My favourite posts (written by other bloggers) about finances, early retirement and financial freedom. I have these book-marked to inspire me.

Mr. Money Moustache

From Zero to Hero in One Blog Post

The Shockingly Simple Math Behind Early Retirement

How much do I need for retirement?

MMM’s 2013 annual spending (~$25,000, they are mortgage-free)

Canadian Investing with Mr. Frugal Toque

Why is it so hard to downshift?

How to make money in the stock market (index funds)

Teaching children about money

Case studies

Freedom with Bruno

Bruno’s Path to Financial Freedom

Root of Good

Early Retirement at 33: An Overview

Zero to Millionaire in Ten Years

Their family’s 2016 budget ($40,000 for a family of 5)

How they save money on groceries

One month of groceries ($555 – they live in the US)

Go Curry Cracker

Journey to Early Retirement: Episode 4

Journey to Early Retirement: Episode 3

Journey to Early Retirement: Episode 2

Clawing Out of Debt

Jim Collins

Guest blog post on MMM: Financial Independence 23 years later

A simple path to wealth

What Jim owns and why he owns it

Canadian Couch Potato

Couch potato FAQs

Model Canadian Couch Potato portfolios

Why Rebalance your Portfolio?

How to lower your rebalancing costs

Mom and Dad Money

Two ways to make investing less risky (asset allocation and diversification)

  • A good rule of thumb is to expect that in any given year you could lose half of whatever money you have in the stock market. Your risk tolerance will affect your asset allocation.
  • Good advice from Matt about asset allocation: “I would simply encourage you to pick an asset allocation that feels right to you for now, put it in place, and stick with it through at least one big market crash. After that you can re-evaluate how you feel about the level of risk you’ve taken on and re-adjust if you need to.”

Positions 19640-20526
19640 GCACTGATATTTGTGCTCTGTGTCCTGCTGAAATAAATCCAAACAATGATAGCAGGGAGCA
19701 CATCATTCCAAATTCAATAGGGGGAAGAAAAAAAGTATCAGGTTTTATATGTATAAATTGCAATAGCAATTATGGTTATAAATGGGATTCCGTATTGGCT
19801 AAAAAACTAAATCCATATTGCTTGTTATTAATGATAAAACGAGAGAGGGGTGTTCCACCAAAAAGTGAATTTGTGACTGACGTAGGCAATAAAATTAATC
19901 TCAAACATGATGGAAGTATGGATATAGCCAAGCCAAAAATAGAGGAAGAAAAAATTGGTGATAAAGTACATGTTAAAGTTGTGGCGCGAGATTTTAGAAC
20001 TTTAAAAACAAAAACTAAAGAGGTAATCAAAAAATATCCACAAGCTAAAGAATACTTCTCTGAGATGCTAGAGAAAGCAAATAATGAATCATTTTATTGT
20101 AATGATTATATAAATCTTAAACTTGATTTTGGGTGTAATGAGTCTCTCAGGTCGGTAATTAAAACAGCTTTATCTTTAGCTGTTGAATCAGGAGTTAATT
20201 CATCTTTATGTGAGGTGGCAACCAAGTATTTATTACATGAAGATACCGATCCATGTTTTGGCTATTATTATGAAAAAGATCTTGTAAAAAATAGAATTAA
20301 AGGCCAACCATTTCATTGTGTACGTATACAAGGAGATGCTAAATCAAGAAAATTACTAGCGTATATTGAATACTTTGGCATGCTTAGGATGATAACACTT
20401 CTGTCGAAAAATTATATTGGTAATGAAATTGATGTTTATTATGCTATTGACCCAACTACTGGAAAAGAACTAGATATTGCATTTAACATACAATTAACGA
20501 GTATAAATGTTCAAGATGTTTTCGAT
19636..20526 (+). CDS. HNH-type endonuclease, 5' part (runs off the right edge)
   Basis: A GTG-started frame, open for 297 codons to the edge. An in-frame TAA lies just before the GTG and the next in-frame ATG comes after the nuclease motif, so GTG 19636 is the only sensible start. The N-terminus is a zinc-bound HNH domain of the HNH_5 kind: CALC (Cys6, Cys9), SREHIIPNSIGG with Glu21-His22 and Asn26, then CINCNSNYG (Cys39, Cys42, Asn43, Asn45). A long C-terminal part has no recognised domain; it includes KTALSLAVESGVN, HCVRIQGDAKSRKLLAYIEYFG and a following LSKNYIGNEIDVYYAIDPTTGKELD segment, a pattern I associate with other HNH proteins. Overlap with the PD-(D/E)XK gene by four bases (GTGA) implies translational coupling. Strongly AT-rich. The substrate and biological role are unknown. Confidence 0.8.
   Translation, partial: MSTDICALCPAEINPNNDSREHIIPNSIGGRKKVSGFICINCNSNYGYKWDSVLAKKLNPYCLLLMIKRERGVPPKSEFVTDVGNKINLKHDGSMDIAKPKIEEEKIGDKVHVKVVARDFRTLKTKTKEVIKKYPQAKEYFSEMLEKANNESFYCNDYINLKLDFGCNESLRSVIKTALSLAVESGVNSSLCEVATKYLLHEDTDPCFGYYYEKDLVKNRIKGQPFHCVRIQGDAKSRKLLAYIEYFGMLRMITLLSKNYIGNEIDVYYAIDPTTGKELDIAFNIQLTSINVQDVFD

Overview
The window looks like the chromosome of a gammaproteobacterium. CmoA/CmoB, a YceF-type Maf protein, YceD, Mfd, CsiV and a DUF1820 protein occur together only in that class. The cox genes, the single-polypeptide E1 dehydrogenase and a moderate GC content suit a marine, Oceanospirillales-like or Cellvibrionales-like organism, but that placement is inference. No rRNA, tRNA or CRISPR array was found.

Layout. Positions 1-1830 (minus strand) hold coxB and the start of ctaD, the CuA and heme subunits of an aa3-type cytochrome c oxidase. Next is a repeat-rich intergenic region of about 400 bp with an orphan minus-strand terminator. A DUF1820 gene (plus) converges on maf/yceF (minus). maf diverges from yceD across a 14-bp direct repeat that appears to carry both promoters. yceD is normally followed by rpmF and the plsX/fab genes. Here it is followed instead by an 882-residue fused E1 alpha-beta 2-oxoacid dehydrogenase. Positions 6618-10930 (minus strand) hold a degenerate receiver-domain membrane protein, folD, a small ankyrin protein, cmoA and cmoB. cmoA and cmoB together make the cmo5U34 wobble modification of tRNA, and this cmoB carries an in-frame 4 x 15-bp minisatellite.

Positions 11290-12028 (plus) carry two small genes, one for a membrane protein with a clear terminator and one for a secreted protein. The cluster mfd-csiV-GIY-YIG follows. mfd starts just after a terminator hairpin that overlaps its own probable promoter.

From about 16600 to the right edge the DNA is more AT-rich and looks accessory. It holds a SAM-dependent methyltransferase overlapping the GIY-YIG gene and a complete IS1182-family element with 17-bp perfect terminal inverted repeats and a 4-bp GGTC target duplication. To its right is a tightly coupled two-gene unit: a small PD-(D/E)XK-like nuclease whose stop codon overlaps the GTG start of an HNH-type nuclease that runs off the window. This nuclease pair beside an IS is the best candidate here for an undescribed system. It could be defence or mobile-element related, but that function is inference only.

Matt’s personal investment plan (70% stocks, 30% bonds)

Can I retire yet?

Three best free retirement calculators here.

For Canadians, how much CPP and OAS can you expect to receive when you retire?

Maximum benefit – $ 19,950.24 (in 2016). This amount will be reduced if you have other sources of income, and it depends on how much you have contributed to CPP – Source

Government of Canada website – The average monthly pension is $500 per month

Difference between CPP and OAS here.

Investing Calculator – how much do you need to invest in order to retire by a certain number of years?

Average net worth of Canadians

Average net worth of Canadians in 2014 – Money Sense

Median and average net worth

Average net worth of Canadians in 2005 – Stats Canada

Average net worth of Canadians in 2012 – Stats Canada

Average household expenses in Canada

(In 2013, the average Canadian household spent $58,592, not including income taxes, charitable contributions or RRSP contributions)

Are Canadians saving enough?

Planning for Retirement. Are Canadians saving enough? They recommend saving at least 15% of your gross earnings. They recommend that 2/3’s of Canadians aren’t saving enough.

Identifying your money archtype

According to the book, “Money Magic: Unleashing Your Potential for True Prosperity” by Deborah Price, there are 8 money “archetypes”, you can read about the 8 archetypes here and take a quiz to find out about your archetypes here.